Some sites have the option to sign up with Facebook or Google during the process of creating an account. In doing this, Facebook or Google is receiving important information regarding the user’s online activity and habits. Letting third-party sites access users’ information is something that hinders the papers’ profits because the paper automatically loses vital data that could be useful in targeting ads. Once they lose this information, the papers are at a disadvantage when it comes to selling valuable ad space to advertisers. This is why the papers now rely more heavily on revenue from subscriptions to the newspaper. To that end, the websites that aid the push for subscription purchases include offers of a discounted subscription or a trial period at a discounted price, bundling print and digital newspaper as a package, and pop-up windows advertising subscription services and benefits upon entry to the site. The newspapers were evaluated simply to see whether or not the website had these features, to try to gain a better understanding of how newspapers are shifting their areas of emphasis.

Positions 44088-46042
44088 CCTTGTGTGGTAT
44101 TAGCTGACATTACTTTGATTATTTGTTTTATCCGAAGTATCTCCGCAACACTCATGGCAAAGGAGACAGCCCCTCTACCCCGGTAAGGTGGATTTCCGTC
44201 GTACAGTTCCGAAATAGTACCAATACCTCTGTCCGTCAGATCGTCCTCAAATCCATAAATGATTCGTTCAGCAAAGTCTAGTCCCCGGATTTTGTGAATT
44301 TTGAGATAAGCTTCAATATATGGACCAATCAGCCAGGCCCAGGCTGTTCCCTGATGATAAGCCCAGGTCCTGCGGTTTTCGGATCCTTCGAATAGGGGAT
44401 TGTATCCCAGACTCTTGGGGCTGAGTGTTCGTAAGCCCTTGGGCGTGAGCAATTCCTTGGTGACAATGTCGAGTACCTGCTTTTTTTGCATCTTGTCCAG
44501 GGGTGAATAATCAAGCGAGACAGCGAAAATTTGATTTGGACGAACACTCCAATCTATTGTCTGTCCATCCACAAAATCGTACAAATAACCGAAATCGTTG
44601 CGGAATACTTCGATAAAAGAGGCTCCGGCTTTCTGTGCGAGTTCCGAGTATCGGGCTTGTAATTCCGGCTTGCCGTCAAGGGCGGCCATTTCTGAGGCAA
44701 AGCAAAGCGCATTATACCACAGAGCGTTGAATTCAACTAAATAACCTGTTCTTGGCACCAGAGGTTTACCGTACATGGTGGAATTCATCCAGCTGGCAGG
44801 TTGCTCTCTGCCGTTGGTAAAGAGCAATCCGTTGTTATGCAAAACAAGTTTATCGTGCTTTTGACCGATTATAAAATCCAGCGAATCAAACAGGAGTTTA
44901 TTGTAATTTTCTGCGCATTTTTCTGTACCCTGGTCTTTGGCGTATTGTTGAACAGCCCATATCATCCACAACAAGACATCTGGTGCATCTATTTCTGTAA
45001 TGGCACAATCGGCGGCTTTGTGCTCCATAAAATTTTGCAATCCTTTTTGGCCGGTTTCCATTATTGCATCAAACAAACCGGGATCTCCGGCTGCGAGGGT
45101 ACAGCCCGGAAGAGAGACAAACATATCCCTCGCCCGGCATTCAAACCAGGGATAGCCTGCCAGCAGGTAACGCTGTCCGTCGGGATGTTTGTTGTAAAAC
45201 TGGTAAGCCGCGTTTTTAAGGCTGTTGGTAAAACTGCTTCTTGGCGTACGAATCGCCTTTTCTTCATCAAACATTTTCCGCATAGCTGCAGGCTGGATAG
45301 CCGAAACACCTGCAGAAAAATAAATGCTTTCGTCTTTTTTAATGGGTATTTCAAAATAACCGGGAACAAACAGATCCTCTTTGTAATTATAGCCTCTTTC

I found that big city and metropolitan papers are more likely to have the option to sign up with Facebook or Google, ranging from 22% to 29% of websites versus the smaller paper’s 4% to 5%, but usually the largest papers from places like Los Angeles or Chicago offered neither and only allowed a subscription through their own websites.  There were also a few unique approaches like using LinkedIn (The Flint (Mich.) Journal) or Ancestry.com (Sterling Daily Gazette, Stilwell Democrat Journal).

On the deals front, the majority of metropolitan papers offered some type of discounted subscription or trial period, and all that I looked at offered a print and digital bundle as well as a Sunday paper delivery option. The number of discounted subscriptions steadily decreased as the population decreased, accounting for 76% of metropolitan papers and only 46% of small city papers.